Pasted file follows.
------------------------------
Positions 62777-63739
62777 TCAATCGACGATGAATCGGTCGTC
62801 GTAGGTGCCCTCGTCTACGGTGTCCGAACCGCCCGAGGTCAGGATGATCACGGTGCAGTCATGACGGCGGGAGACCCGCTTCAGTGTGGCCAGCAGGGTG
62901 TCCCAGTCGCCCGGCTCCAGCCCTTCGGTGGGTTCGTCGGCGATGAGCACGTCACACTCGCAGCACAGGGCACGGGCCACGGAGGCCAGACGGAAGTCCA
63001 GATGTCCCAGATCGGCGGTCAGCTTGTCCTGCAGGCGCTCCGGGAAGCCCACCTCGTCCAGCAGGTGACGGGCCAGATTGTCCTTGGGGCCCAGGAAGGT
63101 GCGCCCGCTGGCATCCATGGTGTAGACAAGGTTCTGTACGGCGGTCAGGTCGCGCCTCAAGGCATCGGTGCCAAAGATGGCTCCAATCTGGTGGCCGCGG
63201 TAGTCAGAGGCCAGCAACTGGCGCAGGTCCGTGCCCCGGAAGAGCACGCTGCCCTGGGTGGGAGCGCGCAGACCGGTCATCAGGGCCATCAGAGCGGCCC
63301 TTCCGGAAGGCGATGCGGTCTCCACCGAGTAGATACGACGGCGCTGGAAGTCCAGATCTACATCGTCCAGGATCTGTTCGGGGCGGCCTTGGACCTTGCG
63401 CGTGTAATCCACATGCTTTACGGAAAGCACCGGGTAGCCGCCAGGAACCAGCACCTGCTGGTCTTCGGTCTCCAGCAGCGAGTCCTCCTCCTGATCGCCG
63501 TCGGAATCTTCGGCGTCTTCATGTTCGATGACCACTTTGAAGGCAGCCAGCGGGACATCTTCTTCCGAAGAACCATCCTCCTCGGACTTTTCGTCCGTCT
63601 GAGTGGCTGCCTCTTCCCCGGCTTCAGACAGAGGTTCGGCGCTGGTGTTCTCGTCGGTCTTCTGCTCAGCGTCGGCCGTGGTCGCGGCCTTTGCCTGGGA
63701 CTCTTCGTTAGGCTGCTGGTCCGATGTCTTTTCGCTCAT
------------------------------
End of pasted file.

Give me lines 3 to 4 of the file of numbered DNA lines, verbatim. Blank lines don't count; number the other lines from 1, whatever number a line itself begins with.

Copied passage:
62801 GTAGGTGCCCTCGTCTACGGTGTCCGAACCGCCCGAGGTCAGGATGATCACGGTGCAGTCATGACGGCGGGAGACCCGCTTCAGTGTGGCCAGCAGGGTG
62901 TCCCAGTCGCCCGGCTCCAGCCCTTCGGTGGGTTCGTCGGCGATGAGCACGTCACACTCGCAGCACAGGGCACGGGCCACGGAGGCCAGACGGAAGTCCA